1. Taylor, Elizabeth Johnston PhD, RN, Associate Professor

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Evangeline was a middle-aged, Baptist, baccalaureate-prepared nurse who had worked in several health care facilities since immigrating from the Philippines. When I told her how the Joint Commission mandated spiritual assessment and support, she opened a floodgate for secret stories. Evangeline took me to where we couldn't be overheard as she proceeded to tell me about how she had prayed for patients. She said that previous employers told her not to pray with patients. If found praying with a patient, she believed she would be terminated. Because of her personal spiritual beliefs, she felt compelled to pray for patients sometimes-typically, during extremis. Although I silently questioned the ethics of some of her prayer "interventions," I was nevertheless impressed with her courageous compassion.


Evangeline's story prompts the question: Should nurses pray with patients? For many nurses the personal answer is yes. Some major nursing texts agree. 1-6 In 1997, nearly 150 empirical studies obtained statistically significant results to demonstrate that prayer effected physical change or healing. 7 Meta-analyses of research investigating the curative outcomes of intercessory prayer have yielded inconclusive results, not enough to guide clinical practice. 8-10 Findings from more recent clinical trials have also showed inconsistency as to whether there are medical benefits from receiving intercessory prayer. 11-15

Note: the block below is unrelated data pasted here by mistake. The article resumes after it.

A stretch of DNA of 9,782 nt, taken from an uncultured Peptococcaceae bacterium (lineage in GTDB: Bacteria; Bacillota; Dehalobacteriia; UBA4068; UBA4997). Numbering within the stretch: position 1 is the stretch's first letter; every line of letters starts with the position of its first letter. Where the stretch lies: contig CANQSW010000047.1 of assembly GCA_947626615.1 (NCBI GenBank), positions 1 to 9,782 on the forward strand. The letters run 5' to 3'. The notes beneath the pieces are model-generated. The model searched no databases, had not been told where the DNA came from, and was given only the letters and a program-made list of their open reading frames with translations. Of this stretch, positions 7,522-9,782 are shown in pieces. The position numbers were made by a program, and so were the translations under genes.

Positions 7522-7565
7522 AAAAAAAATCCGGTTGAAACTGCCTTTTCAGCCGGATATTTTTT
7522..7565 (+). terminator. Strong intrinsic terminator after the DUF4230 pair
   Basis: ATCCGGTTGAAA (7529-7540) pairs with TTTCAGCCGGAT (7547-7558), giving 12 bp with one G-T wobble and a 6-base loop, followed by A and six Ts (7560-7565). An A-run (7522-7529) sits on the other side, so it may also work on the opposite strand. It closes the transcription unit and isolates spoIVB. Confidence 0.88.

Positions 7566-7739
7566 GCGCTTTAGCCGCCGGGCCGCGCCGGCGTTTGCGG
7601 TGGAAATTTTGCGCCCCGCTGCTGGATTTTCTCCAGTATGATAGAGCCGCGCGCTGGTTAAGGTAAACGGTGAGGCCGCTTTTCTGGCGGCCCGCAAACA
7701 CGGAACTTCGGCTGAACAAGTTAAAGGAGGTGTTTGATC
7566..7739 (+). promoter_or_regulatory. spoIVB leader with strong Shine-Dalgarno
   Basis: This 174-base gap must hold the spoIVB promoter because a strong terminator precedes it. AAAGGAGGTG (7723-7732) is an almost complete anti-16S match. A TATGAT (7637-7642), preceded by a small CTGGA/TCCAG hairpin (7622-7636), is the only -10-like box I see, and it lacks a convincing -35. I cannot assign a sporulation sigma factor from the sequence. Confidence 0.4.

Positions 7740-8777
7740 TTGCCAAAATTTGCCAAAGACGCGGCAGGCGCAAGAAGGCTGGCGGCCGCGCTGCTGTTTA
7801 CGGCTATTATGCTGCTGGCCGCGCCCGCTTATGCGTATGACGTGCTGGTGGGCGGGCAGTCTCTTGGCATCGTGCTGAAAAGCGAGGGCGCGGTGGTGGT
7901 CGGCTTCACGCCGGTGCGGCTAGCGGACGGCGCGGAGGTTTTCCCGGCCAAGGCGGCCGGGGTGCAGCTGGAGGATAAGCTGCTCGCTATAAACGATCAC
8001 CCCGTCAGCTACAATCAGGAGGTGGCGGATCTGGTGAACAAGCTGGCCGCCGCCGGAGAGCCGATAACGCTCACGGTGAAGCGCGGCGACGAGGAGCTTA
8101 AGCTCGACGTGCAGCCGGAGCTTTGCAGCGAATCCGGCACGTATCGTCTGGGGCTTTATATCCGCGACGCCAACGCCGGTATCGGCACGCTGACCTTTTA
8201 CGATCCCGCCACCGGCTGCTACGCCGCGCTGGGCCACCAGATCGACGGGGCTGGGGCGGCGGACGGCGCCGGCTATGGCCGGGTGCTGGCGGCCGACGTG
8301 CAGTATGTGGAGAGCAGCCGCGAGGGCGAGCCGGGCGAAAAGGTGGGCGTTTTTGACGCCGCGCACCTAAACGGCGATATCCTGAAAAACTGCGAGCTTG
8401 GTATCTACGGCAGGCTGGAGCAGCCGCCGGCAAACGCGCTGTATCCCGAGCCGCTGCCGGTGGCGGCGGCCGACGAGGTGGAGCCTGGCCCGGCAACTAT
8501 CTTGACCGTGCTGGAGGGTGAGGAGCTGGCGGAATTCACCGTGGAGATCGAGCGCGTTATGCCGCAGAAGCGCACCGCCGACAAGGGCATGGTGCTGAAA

The notion that prayer can be empirically studied is fascinating. It reflects the human desire to manipulate and control outcomes, fix problems, and cure illness. Although these human tendencies aren't bad, they are misapplied when researchers mechanically apply and test prayer as curative therapy. 16,17 For theists, prayer is about encountering God, not controlling God via prayer. Because of the nature of prayer, it isn't surprising that these experiments testing the medical outcomes of prayer are inconsistent and inconclusive.


Although experimental evidence of prayer's curative effect is inconclusive, research about psychological health correlates prayer with sense of purpose, mental health, self-esteem, and decreased psychological distress, anxiety, and depression. 18-21 Many studies have documented that persons perceive prayer as an effective coping strategy for dealing with illness, medical procedures, and symptoms of aging. 5


Even when assuming that prayer can be appropriate in nursing practice, many questions arise: How and when should nurses pray with patients? When would prayer be unethical or not therapeutic? If a nurse doesn't believe in prayer, should he or she pray with a patient? What qualifies a nurse to pray with a client? Should nurses develop guidelines for how to pray?


We need to open a discussion about the use of prayer in nursing practice. Rather than continue to have nurses like Evangeline covertly and perhaps unethically pray with patients-or fearfully avoid praying with patients, an open discussion can lead to informed, therapeutic, and compassionate nursing care that includes prayer.




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